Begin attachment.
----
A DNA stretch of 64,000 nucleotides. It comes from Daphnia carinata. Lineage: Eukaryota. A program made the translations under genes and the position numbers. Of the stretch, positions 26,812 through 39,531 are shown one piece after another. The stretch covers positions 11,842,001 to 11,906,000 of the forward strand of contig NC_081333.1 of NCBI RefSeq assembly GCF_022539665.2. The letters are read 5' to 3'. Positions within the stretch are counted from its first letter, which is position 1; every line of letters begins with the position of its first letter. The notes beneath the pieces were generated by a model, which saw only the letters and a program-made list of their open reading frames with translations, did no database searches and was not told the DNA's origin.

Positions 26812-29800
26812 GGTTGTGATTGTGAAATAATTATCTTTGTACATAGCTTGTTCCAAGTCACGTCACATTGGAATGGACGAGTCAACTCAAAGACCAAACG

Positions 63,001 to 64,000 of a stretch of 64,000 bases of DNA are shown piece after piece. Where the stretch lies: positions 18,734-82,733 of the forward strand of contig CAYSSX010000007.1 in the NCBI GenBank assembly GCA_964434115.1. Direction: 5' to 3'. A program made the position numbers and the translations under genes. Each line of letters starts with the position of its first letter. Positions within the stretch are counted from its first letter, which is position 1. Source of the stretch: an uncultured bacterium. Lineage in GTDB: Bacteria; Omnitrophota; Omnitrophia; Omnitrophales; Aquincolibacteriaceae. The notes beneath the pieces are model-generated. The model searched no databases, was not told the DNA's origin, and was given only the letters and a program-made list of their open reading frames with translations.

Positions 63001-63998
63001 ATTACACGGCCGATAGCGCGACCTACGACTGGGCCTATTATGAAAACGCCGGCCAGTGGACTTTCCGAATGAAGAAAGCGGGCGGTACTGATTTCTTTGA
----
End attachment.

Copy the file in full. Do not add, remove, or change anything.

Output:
A DNA stretch of 64,000 nucleotides. It comes from Daphnia carinata. Lineage: Eukaryota. A program made the translations under genes and the position numbers. Of the stretch, positions 26,812 through 39,531 are shown one piece after another. The stretch covers positions 11,842,001 to 11,906,000 of the forward strand of contig NC_081333.1 of NCBI RefSeq assembly GCF_022539665.2. The letters are read 5' to 3'. Positions within the stretch are counted from its first letter, which is position 1; every line of letters begins with the position of its first letter. The notes beneath the pieces were generated by a model, which saw only the letters and a program-made list of their open reading frames with translations, did no database searches and was not told the DNA's origin.

Positions 26812-29800
26812 GGTTGTGATTGTGAAATAATTATCTTTGTACATAGCTTGTTCCAAGTCACGTCACATTGGAATGGACGAGTCAACTCAAAGACCAAACG

Positions 63,001 to 64,000 of a stretch of 64,000 bases of DNA are shown piece after piece. Where the stretch lies: positions 18,734-82,733 of the forward strand of contig CAYSSX010000007.1 in the NCBI GenBank assembly GCA_964434115.1. Direction: 5' to 3'. A program made the position numbers and the translations under genes. Each line of letters starts with the position of its first letter. Positions within the stretch are counted from its first letter, which is position 1. Source of the stretch: an uncultured bacterium. Lineage in GTDB: Bacteria; Omnitrophota; Omnitrophia; Omnitrophales; Aquincolibacteriaceae. The notes beneath the pieces are model-generated. The model searched no databases, was not told the DNA's origin, and was given only the letters and a program-made list of their open reading frames with translations.

Positions 63001-63998
63001 ATTACACGGCCGATAGCGCGACCTACGACTGGGCCTATTATGAAAACGCCGGCCAGTGGACTTTCCGAATGAAGAAAGCGGGCGGTACTGATTTCTTTGA